The owner of a diner who threw out a military veteran from his restaurant has issued a public apology for his actions.
Twenty-year US Air Force vet James Glaser suffers from post-traumatic stress syndrome, and his small Jack Russell terrier named Jack is his constant companion for medical reasons. Big I’s restaurant owner Russell Ireland evidently didn’t believe that the canine was a certified service dog and demanded they both leave, thereby creating a huge controversy in the Oxford, Massachusetts area.
Jack jumps on top of Glaser or puts his paws on his chest when the Iraq and Afghanistan veteran has anxiety attacks and calms him down.
Ireland subsequently publicly apologized directly to Glaser at a rally sponsored by the Combat Veterans Motorcycle Association held down the street from the diner on Saturday. About 500 persons showed up for the rally.
Said Ireland to those attending the rally: “I now realize how important the love of the animals are to post-traumatic stress, to anybody who needs the assistance. I stand here in front of you embarrassed, ashamed, and I ask for some forgiveness.”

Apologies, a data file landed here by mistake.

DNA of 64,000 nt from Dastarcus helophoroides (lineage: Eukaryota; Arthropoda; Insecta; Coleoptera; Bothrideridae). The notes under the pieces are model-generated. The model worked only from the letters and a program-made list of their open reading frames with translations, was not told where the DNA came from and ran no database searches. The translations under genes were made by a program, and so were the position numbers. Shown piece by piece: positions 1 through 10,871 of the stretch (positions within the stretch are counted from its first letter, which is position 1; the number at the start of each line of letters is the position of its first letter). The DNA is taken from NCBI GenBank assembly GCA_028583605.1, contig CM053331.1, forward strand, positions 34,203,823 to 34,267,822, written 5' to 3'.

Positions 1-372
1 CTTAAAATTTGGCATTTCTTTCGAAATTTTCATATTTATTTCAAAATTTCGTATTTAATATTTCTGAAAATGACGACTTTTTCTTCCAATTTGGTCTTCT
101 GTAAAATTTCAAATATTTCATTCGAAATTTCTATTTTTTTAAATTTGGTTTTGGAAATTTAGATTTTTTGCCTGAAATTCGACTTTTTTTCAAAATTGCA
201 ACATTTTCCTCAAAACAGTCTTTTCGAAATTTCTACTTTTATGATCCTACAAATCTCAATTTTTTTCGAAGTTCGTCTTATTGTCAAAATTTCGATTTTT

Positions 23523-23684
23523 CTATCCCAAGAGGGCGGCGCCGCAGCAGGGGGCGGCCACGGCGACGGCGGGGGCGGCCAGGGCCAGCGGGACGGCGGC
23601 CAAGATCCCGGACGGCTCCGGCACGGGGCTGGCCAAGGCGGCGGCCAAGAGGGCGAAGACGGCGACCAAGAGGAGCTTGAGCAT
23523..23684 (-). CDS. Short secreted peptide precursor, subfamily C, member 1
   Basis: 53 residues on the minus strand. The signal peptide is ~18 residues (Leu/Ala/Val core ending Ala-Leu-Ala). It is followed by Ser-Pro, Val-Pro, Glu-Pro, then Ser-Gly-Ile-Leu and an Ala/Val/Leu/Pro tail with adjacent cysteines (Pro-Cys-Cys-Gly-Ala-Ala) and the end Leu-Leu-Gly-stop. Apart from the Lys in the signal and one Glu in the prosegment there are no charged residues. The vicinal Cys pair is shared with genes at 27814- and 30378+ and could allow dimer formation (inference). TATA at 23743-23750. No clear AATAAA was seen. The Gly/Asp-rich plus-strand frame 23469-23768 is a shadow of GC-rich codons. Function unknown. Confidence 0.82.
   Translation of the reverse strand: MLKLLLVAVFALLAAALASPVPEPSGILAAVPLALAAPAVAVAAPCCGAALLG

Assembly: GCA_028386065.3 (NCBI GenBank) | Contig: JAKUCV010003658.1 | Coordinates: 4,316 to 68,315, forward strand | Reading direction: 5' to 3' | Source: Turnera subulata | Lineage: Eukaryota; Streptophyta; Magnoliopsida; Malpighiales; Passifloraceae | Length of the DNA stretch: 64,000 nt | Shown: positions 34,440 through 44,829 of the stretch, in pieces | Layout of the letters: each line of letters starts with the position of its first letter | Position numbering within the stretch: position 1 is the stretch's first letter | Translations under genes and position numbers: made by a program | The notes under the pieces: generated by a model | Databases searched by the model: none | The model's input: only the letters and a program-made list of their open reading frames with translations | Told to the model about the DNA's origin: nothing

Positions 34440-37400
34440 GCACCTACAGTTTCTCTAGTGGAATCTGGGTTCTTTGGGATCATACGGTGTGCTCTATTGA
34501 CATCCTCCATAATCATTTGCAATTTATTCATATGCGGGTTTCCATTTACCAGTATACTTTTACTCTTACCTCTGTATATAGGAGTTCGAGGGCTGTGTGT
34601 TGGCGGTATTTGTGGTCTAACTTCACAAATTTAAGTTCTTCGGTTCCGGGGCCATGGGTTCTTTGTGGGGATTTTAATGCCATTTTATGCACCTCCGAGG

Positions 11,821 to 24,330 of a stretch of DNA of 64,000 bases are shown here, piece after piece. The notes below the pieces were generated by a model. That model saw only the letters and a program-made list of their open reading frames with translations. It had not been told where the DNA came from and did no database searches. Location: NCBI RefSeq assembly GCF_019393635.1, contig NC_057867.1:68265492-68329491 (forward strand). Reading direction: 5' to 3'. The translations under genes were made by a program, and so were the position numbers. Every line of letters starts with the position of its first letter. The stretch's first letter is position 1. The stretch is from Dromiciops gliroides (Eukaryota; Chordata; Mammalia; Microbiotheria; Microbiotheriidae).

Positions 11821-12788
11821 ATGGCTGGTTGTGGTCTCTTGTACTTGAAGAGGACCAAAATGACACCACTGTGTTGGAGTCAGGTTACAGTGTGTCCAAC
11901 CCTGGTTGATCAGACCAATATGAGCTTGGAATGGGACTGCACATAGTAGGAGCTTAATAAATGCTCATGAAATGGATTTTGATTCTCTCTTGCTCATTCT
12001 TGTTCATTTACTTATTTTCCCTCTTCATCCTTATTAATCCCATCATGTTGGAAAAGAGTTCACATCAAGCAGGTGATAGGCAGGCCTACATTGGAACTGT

Glaser had planned to sue under the Americans with Disabilities Act, but he accepted the apology; the two men shook hands and hugged at the rally, evidently signifying that the matter has been resolved amicably without getting the courts involved. According to the Boston Globe, “After the rally, Ireland invited Glaser and his wife to visit Big I’s sometime for a complimentary meal.”
A planned boycott of the restaurant has been canceled, and a Facebook page originally set up to coordinate the boycott will be turned into a PTSD information page.
“The incident is a symptom of the larger problem of a lack of awareness and understanding on the issue of PTSD and some of the treatments available, like service dogs,” an official of the motorcycle group observed.